A febrile seizure, also known as a fever fit or febrile convulsion, is a seizure associated with a high body temperature but without any serious underlying health issue. They most commonly occur in children between the ages of 6 months and 5 years. Most seizures are less than five minutes in duration and the child is completely back to normal within sixty minutes of the event.
Symptoms: During generalized febrile seizures, the body will become stiff and the arms and legs will begin twitching. The child loses consciousness, although their eyes remain open. Breathing can be irregular. They may also vomit or have increased secretions (foam at the mouth). The seizure normally lasts for less than five minutes. The child's temperature is usually greater than 38 C (100.4 F).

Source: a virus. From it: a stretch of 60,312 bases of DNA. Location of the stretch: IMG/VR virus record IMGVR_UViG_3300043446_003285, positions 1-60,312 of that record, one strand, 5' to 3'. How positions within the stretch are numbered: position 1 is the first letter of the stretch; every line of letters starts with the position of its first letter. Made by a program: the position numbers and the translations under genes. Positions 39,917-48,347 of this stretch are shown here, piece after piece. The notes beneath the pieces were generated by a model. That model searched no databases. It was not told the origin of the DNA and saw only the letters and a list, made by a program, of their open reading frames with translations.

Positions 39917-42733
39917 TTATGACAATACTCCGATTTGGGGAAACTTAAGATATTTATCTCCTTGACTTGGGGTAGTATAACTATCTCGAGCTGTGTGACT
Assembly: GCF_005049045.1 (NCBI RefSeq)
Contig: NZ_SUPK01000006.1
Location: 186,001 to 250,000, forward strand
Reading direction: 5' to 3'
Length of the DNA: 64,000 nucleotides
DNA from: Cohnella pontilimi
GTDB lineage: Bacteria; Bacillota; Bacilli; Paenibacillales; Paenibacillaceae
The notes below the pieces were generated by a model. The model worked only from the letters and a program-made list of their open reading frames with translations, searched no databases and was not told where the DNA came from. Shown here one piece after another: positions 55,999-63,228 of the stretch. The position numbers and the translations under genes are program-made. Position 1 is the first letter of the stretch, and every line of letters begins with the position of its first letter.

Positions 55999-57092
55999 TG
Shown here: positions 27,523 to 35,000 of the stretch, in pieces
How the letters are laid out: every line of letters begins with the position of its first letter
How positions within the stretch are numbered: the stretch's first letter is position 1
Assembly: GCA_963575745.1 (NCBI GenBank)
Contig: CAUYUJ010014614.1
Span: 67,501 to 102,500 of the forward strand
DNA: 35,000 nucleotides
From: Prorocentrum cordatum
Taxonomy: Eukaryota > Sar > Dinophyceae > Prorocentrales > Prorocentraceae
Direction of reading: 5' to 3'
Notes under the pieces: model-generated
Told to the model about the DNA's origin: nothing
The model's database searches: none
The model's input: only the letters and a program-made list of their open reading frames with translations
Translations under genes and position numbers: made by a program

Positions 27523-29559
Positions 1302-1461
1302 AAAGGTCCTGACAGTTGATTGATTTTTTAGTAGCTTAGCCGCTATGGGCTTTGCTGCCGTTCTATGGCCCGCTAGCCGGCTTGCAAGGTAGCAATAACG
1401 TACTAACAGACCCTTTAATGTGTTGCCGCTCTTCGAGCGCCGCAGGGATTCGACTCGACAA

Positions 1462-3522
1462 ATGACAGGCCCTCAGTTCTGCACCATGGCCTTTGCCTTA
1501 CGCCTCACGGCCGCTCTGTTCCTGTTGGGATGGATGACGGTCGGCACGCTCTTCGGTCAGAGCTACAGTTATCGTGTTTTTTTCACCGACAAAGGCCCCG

Diagnosis: The diagnosis is arrived at by eliminating more serious causes of seizure and fever: in particular, meningitis and encephalitis. However, in locales in which children are immunized for pneumococcal and Haemophilus influenzae, the prevalence of bacterial meningitis is low. Blood test, imaging of the brain and an electroencephalogram are generally not needed.